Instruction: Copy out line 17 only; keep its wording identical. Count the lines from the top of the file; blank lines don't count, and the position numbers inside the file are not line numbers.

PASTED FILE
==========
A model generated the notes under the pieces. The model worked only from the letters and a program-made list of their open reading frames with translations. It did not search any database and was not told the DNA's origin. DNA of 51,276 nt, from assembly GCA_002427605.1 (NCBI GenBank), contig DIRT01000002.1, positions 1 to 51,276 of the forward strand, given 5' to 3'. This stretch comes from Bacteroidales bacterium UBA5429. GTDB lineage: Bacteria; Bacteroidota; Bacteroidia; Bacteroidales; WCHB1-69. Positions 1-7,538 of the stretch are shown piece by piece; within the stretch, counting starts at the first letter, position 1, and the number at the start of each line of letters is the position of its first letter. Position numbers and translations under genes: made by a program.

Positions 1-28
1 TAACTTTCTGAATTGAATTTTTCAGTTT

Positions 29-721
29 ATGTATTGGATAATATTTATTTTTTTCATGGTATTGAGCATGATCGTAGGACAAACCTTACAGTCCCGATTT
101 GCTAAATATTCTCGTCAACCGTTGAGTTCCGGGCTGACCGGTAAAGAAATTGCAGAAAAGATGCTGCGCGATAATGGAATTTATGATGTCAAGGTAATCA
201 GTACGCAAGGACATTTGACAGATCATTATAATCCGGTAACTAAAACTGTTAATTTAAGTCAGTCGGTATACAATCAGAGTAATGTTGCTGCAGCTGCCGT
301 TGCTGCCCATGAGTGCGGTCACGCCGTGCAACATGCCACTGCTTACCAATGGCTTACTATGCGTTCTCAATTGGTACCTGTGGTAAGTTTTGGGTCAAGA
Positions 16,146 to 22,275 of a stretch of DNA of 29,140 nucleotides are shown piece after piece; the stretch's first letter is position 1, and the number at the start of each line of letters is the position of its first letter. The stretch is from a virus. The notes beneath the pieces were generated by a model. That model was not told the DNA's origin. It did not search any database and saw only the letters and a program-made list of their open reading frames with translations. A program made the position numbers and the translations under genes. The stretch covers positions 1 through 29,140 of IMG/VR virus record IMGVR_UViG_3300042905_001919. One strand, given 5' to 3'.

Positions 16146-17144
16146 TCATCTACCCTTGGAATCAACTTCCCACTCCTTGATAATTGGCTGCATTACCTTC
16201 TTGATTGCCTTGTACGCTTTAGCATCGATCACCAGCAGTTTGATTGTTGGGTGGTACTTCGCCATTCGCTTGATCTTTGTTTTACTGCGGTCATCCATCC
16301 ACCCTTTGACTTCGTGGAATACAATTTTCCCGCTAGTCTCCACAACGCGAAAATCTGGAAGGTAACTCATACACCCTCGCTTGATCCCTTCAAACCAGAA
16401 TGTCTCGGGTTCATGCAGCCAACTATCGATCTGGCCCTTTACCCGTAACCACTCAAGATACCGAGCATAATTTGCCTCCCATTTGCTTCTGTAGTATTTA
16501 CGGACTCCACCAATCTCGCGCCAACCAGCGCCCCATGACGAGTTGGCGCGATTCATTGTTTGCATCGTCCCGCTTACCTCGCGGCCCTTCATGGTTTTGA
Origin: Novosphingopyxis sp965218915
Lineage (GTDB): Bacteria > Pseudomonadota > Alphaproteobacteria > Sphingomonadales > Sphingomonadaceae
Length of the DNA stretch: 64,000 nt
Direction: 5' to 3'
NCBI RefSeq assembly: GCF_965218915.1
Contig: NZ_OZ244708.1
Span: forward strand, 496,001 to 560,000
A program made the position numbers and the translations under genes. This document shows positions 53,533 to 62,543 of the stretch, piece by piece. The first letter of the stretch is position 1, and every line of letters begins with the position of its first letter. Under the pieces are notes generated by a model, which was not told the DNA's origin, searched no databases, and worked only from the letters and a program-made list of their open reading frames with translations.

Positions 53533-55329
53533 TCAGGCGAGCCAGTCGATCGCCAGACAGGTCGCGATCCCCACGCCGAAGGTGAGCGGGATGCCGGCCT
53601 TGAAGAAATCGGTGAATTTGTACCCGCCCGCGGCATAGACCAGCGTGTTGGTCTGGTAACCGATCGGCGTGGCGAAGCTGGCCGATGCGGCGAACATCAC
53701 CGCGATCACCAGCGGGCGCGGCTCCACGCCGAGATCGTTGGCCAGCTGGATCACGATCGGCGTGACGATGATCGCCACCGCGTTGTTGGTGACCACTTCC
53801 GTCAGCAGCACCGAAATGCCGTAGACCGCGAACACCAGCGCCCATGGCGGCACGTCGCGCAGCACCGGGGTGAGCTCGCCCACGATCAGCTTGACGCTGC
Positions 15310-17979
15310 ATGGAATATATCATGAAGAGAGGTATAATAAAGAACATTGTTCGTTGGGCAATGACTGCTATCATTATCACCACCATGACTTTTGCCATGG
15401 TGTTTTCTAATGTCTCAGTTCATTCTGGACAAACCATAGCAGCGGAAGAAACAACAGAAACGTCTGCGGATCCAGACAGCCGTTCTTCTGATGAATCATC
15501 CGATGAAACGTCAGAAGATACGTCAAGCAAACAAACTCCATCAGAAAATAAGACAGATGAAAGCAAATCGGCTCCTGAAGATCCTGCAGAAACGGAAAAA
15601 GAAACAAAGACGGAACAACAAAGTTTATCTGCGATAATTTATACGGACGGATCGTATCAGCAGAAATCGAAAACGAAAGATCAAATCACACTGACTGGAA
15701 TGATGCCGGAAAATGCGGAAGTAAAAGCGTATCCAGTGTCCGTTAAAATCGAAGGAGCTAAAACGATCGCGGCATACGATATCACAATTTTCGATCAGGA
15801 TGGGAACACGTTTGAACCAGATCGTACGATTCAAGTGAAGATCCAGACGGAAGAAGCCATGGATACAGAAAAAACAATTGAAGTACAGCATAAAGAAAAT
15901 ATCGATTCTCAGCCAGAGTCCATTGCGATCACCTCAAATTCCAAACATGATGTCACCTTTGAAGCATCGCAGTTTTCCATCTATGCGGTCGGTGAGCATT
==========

Lineage (GTDB): Bacteria > Pseudomonadota > Alphaproteobacteria > Sphingomonadales > Sphingomonadaceae